The Electricity Act 2003, in its preamble lays emphasis on promoting competition. For procurement of power by distribution licensees through competitive bidding, Section 63 of the Act, has been provided whereby the Regulatory Commission adopts tariff discovered through bidding, if the due process as per the Competitive Bidding Guidelines (CBG) notified by the Government of India has been followed. CBG framework was notified to make power procurement process by the utilities more fair and transparent and for this purpose standard templates for bidding documents such as RFQ, RFP and PPA were prescribed.

With the notification of CBG private sector participation in the power generation segment got the much needed fillip as it provided a strong platform for investor to conduct business. The outcome has been considerably low tariff discoveries vis-a-vis the traditional cost plus regime. Lower tariff discoveries surely augur well for the end consumer.

The CBG framework applies to long-term procurement i.e. above 7 years and for medium term procurement i.e. exceeding one year but less than 7 years. The guidelines cover two possible cases:

CASE 1 : where the location, technology and fuel is not specified by the procurer (Distribution Company or its agent).

CASE 2 : where the procurement is for hydro-power, load centre projects or other location specific projects with specific fuel allocation such as captive mines, which the procurer intends to set up under tariff based bidding process. Two or more procurers can jointly procure through an authorized agent or through a SPV in case of two projects.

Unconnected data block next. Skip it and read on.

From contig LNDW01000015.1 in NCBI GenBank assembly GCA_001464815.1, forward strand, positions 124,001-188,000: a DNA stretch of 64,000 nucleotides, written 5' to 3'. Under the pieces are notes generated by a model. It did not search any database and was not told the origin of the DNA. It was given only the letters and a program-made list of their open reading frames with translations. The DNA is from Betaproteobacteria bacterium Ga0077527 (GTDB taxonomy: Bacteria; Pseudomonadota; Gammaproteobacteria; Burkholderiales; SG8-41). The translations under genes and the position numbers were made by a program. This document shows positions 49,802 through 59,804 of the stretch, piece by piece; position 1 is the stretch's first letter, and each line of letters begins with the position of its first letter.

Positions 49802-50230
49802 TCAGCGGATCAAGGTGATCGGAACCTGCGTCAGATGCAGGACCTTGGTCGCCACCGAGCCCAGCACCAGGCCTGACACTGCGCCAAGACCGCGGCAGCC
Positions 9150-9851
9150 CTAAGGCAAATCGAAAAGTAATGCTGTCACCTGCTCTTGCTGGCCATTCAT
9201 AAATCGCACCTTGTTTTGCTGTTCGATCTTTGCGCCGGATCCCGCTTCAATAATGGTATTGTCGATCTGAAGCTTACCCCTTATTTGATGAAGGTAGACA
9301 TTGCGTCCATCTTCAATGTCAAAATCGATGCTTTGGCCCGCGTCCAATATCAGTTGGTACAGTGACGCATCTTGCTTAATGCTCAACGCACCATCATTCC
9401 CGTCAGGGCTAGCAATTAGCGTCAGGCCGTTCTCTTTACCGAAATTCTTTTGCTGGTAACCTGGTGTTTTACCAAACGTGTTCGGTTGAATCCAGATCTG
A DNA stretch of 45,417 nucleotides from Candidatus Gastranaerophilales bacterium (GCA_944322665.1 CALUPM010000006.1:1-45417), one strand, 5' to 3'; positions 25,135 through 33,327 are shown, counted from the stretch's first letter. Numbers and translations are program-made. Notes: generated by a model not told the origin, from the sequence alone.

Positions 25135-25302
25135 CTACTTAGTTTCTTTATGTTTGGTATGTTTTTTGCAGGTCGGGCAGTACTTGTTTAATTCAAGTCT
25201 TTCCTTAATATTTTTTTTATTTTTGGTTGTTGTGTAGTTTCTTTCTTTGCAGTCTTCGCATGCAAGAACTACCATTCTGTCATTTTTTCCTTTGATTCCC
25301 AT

A multipart tariff structure featuring separate capacity and energy components of tariff forms the basis for bidding. For medium term procurement the procurer may call for bids on a single part tariff basis. In case of long term procurement with specific fuel allocation (Case 2), the procurer may invite bids on the basis of capacity charge and net quoted heat rate.

Ever since notification of CBG framework, considerable capacities have come-up under Case-1 and Case-2, primarily by Private Sector developers, inasmuch as 14,819 MW capacity has been awarded under Case -1 and 26,240MW under Case -2 till the end of XI Plan. For Public Sector Projects, the guidelines provided that tariff of all new generation projects should be decided on the competitive bidding basis after a period of 5 years from 6.1.2006 i.e. the date of Tariff Policy notification.

While encouraging response from the developers has validated the utility of a transparent bid process based on standard documentation, several issues related to fuel security and payment risks have emerged with unravelling of the framework. These issues are being addressed separately by the Government of India. Factoring in the learning’s during 5 – 6 years of CBG framework existence, into the revised policy, is indeed crucial as ~50-60% of the capacity targeted to be added in the XII plan period is likely to come from private sector. Addressing the inadequacies of the present CBG framework, therefore, holds the key to achieving targeted capacity addition during XII Plan and onwards.